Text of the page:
Inter-department Meetings

The Tips Article for today:

"A Few Minutes of Inter-department Meeting Time Will Prevent Hours and Days of Destructive Mistakes."


Most financial communications are done in the language of figures.
Figures don't lie and have no interferences from past experience and current environment!  Communicating with figures is the easiest way -- it's black and white.  It has its own contextual element.

But when it comes to the people who work with these figures through meetings and discussions and personal relationships, even though all of the elements of the communication process apply in the same way, communication is not as straight forward outside of the figures quoted.

In other words, if I say the bottom line figure is $953.00, that figure cannot mean anything else. However, the person delivering that figure might have meant bottom line before tax but did not mention this and everyone listening in the meeting "thought" it meant bottom line after tax.  This would be a big communication problem. The figure is not wrong, but the place on the operating statement is mis-communicated.

The contextual part of communication is the same as in all other departments: to recognize the surroundings of every word spoken or financial figures quoted in order to avoid communication disasters.

The other challenge in a financial department is the communication to and from other departments. Often, outside department representatives do not understand why accounting "nags" them about precise numbers and reports, which need to be crunched daily, weekly, monthly and yearly.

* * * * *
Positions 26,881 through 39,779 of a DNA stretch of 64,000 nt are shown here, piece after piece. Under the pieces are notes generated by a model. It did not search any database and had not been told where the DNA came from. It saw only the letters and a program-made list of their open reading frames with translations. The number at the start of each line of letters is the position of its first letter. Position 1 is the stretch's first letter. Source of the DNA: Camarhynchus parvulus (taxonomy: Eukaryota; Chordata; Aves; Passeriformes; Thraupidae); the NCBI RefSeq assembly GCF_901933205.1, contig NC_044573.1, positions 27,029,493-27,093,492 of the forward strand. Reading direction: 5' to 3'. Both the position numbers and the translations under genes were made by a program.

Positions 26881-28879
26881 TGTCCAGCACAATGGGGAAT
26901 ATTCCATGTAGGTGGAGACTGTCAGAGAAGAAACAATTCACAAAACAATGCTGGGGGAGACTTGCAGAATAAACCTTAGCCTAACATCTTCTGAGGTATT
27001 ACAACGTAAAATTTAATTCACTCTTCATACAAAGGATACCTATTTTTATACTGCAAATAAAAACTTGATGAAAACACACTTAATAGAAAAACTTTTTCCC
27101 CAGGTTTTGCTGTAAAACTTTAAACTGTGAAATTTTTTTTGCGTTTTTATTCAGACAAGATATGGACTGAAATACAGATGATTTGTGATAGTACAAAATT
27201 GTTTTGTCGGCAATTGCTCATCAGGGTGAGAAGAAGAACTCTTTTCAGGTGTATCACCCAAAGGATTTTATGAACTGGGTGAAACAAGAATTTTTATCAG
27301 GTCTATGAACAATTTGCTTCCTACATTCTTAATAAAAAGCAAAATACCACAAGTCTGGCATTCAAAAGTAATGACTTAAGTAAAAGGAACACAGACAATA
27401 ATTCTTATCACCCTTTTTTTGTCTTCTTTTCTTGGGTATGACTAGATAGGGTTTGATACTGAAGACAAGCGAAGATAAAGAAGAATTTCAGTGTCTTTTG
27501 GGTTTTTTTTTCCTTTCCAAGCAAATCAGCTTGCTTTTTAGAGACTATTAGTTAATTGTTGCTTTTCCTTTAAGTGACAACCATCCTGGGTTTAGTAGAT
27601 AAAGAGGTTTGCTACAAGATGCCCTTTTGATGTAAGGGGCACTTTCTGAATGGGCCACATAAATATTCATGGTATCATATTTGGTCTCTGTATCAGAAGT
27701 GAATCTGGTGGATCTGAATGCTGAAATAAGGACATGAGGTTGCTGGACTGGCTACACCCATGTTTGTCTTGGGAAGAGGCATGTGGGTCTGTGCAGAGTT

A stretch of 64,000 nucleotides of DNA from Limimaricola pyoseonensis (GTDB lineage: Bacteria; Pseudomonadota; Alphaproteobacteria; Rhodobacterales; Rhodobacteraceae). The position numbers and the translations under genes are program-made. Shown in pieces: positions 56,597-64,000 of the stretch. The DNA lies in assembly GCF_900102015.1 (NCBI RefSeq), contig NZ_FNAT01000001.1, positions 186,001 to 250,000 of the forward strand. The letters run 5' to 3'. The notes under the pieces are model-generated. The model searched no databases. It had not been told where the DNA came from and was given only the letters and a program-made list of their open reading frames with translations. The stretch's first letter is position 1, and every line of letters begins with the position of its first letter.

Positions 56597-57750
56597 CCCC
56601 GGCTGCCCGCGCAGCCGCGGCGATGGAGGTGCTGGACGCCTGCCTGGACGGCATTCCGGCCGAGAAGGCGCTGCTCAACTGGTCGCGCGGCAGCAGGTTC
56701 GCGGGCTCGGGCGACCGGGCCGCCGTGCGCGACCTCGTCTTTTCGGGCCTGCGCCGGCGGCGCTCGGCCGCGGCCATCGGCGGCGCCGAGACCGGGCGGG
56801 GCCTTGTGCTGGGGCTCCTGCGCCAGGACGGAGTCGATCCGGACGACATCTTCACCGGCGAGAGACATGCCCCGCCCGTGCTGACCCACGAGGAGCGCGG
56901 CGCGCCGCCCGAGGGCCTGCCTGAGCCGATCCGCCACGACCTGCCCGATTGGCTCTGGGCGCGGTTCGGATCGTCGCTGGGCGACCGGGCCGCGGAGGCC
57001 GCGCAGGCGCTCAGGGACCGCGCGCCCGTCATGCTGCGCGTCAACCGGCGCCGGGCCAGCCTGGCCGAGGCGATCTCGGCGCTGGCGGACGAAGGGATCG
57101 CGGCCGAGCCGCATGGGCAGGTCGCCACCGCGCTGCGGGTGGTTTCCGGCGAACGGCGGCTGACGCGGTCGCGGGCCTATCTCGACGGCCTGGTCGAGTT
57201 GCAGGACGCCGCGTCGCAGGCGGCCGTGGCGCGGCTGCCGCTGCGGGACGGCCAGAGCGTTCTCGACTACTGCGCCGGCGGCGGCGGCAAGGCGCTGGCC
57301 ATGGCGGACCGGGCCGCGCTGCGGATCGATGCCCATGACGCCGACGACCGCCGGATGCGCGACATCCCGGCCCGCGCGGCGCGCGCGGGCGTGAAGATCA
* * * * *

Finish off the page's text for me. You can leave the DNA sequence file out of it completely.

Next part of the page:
Tip:
Hold regular inter-department meetings to discuss both sides of these communication needs, so that every one is aware of the vulnerabilities. Train people through examples. This will help eliminate many misunderstandings.  Truly, a few minutes of meeting time will prevent hours and days of destructive mistakes.


Till next time, have a great and wonderfully successful week,

Diane

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Tip article for today



Here's the Tip Article for today:

Keep Your Eyes Open and Respond...

Have you experienced in a seminar crowd or meeting, where people linger around after the event and talk to one another about different issues that were covered during the presentations...

Someone in the audience might have said something to the speaker in a question and answer period and, afterward, you sought to get more information from that person.


Here's what happens:


You approach the participant who shared, but someone else is already talking with him or her. Politely you wait and try to attract attention but there is no response.  You approach a little further to try and catch his attention but he and his party are so engaged in their conversation that he ignores you completely.

Look, I've been in that situation many times and it is very frustrating -- especially if you are a busy person and just want to ask a quick question -- not talk all night !

Don't be one of those ignoramus.  When you have someone talking with you and another approaches to say something, immediately turn to that person seeking you and acknowledge him/her right away. Don't let them stand there. Let them in.

Your reply will just extend the discussion further to the interest of the group.

That's what these events are all about.  People getting together to discuss matters of interest.


Tip:
Whether you are the speaker of the presentation or a participant from the audience who contributed to the event, just make sure to keep your eyes open and be ready to acknowledge the presence of another person seeking to speak to you.


Till next time, have a great and wonderfully successful week,

Diane